Wednesday, March 16, 2011

"You Can Run, But You Can't Hide"

Sydney M. Williams

Thought of the Day
“You Can Run, But You Can’t Hide”
March 16, 2011

The tragedy in Japan and Gadhafi’s escapades in Libya have had the effect of removing the problems of deficits from the front pages of newspapers and from the evening news. But the problem persists. February, with only twenty-eight days, won the dubious crown as the month showing the biggest federal deficit. For years, politicians have hidden behind words of their own deceit. With the advent of YouTube, bloggers, tweeters, etc. that is no longer possible. They have to take ownership of what they say and what they do. Ironically, the internet, while providing more information at faster speeds then ever before, also allows the public to read or listen to complete speeches. No longer do we have to rely on sound-bites or news editors snipping out those items that fit their preconceived idea as to what is important. It is what gives me confidence, during this period of ever-rising deficits, that politicians will be forced to confront the deficit problem.

Traditional news sources – newspapers and network TV (and now cable news) – have been losing audiences for more than two decades. Reuters recently reported the results of a survey conducted by Pew Research, which indicated that in 2010 online ad revenues exceeded that of print for the first time – $25.8 billion versus $22.8 billion. That trend will only worsen for print. The Newspaper Association of America reported that, on average, 39.6% of Americans over the age of 18 read at least one daily paper. However, the breakdown by age category is significant. Only 24.1% of 18-34 year olds pick up a paper versus 55.1% of those over the age of 55.

The trends in television news show similar patterns. Audiences for networks’ news have been declining for twenty-five years. And, now cable news is showing similar declines. In 2010, CNN, MSNBC and Fox News all lost viewers. Nevertheless, another Pew Research study showed no decline in terms of the public’s knowledge of current affairs.

We owe that fact to the internet, which has been the big winner in garnering viewers – a medium dominated by bloggers. According to Web Site Performance Monitor, a firm that monitors websites and internet traffic, there are about two billion online users of the internet, sending or receiving 247 billion e-mails every day. (It is estimated that about 80% of this traffic is spam.) Approximately 126 million bloggers seek to reach those users. Facebook has at least 350 million users, of whom 50% log in every day. Dick Costello, COO of Twitter, claimed last June that his company was getting 190 million visitors every month, of whom 65 million tweeted at least once a month. YouTube serves up one billion videos every day.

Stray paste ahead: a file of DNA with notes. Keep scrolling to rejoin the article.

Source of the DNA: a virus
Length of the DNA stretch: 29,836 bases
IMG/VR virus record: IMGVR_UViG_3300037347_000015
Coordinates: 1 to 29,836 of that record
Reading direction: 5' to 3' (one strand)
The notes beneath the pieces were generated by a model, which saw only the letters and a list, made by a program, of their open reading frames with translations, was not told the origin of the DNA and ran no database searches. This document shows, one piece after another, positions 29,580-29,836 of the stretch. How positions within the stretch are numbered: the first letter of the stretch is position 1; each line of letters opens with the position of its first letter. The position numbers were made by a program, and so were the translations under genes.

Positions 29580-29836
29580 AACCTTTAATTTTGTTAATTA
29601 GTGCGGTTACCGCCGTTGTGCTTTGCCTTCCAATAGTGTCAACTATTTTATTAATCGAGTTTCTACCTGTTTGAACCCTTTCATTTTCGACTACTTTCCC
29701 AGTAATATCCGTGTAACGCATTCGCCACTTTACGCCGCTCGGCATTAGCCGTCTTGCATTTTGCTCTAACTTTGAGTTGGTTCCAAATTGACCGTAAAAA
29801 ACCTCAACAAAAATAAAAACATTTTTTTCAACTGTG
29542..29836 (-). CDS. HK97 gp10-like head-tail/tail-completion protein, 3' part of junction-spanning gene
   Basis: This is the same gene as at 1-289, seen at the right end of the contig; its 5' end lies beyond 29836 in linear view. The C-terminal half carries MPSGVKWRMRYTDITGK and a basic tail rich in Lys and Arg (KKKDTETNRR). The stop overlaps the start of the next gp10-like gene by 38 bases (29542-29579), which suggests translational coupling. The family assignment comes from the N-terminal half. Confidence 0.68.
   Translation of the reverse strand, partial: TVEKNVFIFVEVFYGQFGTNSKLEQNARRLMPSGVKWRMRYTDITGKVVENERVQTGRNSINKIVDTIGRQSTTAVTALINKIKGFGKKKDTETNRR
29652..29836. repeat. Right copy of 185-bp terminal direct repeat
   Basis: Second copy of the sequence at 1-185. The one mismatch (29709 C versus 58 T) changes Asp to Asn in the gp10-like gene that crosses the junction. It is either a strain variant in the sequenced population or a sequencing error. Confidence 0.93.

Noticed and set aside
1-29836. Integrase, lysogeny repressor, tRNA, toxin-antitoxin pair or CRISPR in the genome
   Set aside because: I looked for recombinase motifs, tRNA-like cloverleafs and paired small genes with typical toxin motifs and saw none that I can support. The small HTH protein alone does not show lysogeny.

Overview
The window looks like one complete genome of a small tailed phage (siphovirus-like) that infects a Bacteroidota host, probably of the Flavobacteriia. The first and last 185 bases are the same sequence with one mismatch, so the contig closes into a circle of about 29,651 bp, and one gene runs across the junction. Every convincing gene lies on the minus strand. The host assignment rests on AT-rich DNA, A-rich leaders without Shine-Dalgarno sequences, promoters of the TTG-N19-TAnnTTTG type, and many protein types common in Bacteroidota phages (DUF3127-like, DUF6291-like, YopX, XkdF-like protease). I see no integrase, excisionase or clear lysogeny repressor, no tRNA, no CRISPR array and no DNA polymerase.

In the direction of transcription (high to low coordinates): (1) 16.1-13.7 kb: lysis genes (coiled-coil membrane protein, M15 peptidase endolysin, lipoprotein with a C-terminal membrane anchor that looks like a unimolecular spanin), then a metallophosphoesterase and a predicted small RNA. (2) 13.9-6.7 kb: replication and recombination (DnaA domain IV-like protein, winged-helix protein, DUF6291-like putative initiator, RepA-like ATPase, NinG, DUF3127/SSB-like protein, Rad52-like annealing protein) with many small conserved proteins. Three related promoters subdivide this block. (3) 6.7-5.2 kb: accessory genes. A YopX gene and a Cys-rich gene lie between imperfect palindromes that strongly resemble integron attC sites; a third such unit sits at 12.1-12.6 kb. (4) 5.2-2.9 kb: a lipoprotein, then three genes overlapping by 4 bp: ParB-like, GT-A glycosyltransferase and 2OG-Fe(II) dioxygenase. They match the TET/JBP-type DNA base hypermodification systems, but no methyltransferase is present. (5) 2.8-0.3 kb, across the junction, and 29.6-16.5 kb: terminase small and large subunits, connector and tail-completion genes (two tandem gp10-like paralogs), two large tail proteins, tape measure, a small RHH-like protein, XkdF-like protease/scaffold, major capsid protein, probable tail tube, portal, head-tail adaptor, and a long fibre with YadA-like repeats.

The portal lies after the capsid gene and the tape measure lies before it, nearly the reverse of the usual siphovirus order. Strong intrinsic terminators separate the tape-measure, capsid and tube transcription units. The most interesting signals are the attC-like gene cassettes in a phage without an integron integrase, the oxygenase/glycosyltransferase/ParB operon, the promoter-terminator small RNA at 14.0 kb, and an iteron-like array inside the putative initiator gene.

Consumers have been quicker to adapt to this changing world than have been traditional media and politicians. In time, this changing dynamic should have a salubrious effect on the way politicians perform and reach out to their constituents. They will not be able to hide. What they say can be used against them, or in their favor. For example, yesterday, in the aftermath of the passage of the umpteenth fiscal continuing resolution, Nancy Pelosi, who once urged Congress to pass the healthcare bill so that the people can discover what’s in it, in an attempt to clarify her opposition to budget cuts, said “It’s not about the money; it’s about the morality of what we’re doing.” President Obama’s indecisiveness on Libya has been seen by millions. On the other hand, Mr. Obama’s magnanimous and healing speech in Tucson after the massacre that killed nine and badly wounded Representative Gabrielle Gifford has been seen in full by 796,218 people on YouTube and read by thousands more.

This trend in media will either make politicians far more circumspect, or make them more honest. Time will tell.

The search for an honest politician has been compared to Diogenes’ search for an honest man, a search that has been underway for years. Simon Cameron, a onetime Senator from Pennsylvania and Abraham Lincoln’s first Secretary of War once said: “An honest politician is one who, when he is bought, stays bought.” He must have been speaking from personal experience, for he was fired by Lincoln for corruption after less than a year. Nevertheless, he was re-elected to the Senate, only resigning when he was assured that his son would succeed him. Last year, the Adam Smith Institute in London scrapped its annual Honest Politician of the Year Award, because no qualified candidates could be found. Next year the Institute is planning to give its award to the most Corrupt Politician of the Year. “This should give us many more candidates,” said Institute director Dr. Eamonn Butler, “Indeed, I can think of 646 already.” (There are 650 elected members in England’s House of Commons.)

It is far too early to know the full ramifications of the democratization of the news, but letting the sun shine into the dark recesses of Congress has to ultimately be positive for voters. Democracies depend on a well informed public. The biggest problem facing our nation is the one of deficits and it is comforting to see what has happened in Indiana, is happening in Ohio and Wisconsin and now what Democrat Martin O’Malley is attempting to do in Maryland. H.L. Mencken once said: “An honest politician is regarded as sort of a marvel, like a calf with five legs…” The internet, with myriad bloggers representing every conceivable political position poses a possibility of turning some of these rogues into honest people. They may run, but they won’t be able to hide.

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